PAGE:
Fitch Ratings downgraded France’s rating, citing increased social tensions in connection with pension reform.
“Political stalemate and sometimes violent social movements pose a threat to French President Emmanuel Macron’s reform agenda,” the agency said in a statement announcing France’s rating downgrade by one notch, “AA negative” – AA (versus AA) .
Six weeks ago, the French government finally passed its pension reform project, which would raise the age of majority from 62 to 64.
Based on Article 49-3 of the Constitution, the text was adopted without a vote in Parliament. The decision led to an escalation in protests and days of violent demonstrations across the country.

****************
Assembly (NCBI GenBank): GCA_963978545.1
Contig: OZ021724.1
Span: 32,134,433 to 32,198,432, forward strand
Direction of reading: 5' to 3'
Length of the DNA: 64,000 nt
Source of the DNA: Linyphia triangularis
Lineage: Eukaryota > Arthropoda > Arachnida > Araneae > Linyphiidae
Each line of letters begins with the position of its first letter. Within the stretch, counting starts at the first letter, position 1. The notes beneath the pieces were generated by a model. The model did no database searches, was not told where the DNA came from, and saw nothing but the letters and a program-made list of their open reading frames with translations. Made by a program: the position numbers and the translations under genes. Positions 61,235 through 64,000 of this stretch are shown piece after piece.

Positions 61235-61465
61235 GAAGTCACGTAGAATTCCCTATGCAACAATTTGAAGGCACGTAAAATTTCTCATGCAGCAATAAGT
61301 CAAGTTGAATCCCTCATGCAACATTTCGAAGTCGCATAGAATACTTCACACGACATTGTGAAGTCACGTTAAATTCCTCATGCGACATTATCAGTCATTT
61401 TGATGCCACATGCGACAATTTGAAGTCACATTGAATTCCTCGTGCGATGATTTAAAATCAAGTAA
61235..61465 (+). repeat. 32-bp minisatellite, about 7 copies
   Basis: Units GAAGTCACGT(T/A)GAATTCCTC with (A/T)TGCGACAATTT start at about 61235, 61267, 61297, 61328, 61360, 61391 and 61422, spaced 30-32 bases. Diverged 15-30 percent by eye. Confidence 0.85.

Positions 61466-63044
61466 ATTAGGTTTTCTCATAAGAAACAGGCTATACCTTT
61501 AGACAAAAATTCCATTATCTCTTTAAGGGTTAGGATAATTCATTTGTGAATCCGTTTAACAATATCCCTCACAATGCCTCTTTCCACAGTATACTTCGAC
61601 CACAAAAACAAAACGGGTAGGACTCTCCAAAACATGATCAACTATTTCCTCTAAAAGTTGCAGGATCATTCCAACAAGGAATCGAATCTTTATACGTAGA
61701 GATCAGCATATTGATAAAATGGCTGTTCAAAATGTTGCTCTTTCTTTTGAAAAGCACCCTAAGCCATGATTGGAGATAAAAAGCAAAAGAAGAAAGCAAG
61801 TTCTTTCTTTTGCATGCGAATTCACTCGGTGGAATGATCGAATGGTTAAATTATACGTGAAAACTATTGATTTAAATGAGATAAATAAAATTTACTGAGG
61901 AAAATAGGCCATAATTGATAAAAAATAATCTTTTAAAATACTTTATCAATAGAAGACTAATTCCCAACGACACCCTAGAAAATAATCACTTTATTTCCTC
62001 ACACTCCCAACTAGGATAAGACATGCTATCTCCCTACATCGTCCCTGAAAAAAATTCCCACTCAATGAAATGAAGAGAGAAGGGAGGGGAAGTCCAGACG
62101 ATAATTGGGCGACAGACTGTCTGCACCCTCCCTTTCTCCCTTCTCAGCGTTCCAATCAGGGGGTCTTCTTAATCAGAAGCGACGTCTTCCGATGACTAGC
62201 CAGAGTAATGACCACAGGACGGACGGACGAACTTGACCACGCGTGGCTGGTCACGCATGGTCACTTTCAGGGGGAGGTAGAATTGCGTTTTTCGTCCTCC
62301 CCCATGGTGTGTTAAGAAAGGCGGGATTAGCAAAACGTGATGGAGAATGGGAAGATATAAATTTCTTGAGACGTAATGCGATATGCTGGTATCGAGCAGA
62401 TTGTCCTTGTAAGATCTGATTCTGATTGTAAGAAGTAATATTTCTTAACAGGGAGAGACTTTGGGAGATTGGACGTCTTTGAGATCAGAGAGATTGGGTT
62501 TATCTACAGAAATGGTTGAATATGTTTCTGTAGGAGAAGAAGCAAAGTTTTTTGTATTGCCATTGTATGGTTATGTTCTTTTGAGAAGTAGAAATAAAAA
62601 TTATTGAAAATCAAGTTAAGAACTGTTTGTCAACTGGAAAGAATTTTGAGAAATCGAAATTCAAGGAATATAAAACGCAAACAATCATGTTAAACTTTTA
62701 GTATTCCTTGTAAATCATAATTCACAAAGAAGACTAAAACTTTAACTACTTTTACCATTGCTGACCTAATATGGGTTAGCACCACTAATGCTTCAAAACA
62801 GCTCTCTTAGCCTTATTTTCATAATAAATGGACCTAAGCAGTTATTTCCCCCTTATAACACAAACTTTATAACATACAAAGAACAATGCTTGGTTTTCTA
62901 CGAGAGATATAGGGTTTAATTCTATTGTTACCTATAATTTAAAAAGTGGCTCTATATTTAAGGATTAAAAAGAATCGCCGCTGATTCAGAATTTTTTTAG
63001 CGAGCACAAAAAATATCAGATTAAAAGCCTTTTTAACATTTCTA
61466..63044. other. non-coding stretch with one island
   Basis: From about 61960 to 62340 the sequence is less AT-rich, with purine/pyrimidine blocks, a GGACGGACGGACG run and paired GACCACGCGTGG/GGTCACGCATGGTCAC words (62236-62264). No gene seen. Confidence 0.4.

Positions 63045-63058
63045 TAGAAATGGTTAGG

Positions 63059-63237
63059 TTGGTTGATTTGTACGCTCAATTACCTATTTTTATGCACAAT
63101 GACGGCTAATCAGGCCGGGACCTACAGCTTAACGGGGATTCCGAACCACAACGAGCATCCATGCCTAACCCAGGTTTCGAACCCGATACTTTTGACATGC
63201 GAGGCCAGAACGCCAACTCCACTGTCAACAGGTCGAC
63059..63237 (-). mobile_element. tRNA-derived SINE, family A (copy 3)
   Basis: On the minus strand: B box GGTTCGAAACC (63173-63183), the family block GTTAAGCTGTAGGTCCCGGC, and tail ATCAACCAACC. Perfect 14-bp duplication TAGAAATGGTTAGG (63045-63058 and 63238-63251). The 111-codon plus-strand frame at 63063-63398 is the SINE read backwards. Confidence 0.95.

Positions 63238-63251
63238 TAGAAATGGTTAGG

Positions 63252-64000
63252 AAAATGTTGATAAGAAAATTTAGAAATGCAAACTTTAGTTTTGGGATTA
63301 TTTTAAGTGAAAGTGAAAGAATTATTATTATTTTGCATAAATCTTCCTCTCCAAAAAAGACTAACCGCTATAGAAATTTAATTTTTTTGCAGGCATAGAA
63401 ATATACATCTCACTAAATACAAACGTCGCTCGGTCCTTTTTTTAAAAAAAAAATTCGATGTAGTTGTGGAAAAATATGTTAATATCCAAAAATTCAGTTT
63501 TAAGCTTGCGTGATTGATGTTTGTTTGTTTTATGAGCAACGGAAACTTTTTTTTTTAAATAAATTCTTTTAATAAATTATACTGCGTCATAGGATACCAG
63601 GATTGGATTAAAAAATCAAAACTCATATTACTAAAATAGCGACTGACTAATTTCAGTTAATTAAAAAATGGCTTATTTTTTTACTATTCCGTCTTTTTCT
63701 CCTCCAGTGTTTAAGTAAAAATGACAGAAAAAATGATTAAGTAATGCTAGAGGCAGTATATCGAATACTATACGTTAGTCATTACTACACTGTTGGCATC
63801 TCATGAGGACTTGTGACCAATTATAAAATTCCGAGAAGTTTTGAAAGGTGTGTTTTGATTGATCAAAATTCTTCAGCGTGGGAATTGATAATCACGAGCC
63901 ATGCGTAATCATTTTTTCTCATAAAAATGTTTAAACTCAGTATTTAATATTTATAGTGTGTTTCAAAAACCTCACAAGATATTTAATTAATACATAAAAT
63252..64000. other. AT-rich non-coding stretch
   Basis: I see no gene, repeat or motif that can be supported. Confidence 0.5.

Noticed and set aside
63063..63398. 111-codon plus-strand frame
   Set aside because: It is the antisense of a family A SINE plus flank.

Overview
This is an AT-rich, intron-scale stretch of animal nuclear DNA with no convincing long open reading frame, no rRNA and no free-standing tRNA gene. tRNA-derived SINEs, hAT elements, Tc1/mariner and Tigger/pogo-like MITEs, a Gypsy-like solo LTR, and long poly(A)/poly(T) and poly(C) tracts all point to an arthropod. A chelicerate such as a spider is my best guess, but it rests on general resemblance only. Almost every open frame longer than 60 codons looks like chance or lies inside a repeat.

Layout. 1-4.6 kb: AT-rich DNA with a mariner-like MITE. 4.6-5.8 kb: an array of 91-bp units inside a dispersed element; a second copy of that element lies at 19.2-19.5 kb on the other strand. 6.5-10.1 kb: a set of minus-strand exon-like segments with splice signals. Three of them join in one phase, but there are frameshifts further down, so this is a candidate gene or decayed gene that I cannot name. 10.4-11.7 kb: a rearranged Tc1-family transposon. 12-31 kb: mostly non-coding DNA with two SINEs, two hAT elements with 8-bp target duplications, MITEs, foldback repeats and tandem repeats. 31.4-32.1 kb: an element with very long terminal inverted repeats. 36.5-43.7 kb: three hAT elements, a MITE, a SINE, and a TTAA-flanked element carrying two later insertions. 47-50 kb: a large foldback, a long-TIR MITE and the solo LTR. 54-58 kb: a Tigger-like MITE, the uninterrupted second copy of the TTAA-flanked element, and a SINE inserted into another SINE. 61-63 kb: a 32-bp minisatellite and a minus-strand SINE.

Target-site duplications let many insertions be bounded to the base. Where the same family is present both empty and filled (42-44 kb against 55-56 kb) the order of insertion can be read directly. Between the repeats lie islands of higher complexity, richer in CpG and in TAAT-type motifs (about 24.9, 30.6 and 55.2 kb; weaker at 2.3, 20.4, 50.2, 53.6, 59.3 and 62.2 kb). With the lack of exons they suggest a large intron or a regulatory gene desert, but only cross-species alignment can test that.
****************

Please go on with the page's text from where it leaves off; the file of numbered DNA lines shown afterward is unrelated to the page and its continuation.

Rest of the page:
“This decision has sparked protests and strikes across the country and is likely to strengthen radical and anti-establishment forces,” said Fitch Ratings, which gave its previous rating a negative outlook.
She added that the current stalemate could “lead to the need for more expansive fiscal policy or the reversal of past reforms.”
In response to Fitch’s statement, French Finance Minister Bruno Le Maire said today, Saturday, that France will continue to “carry out structural reforms.”
“I think the facts belie Fitch’s assessment. We can carry out structural reforms in the country,” he added, specifically mentioning the reform of unemployment insurance and the pension system.
“We will continue to carry out structural reforms in the country,” Le Maire said.
Fitch was the first of the three largest international credit rating agencies to downgrade France’s rating after the adoption of the pension reform.
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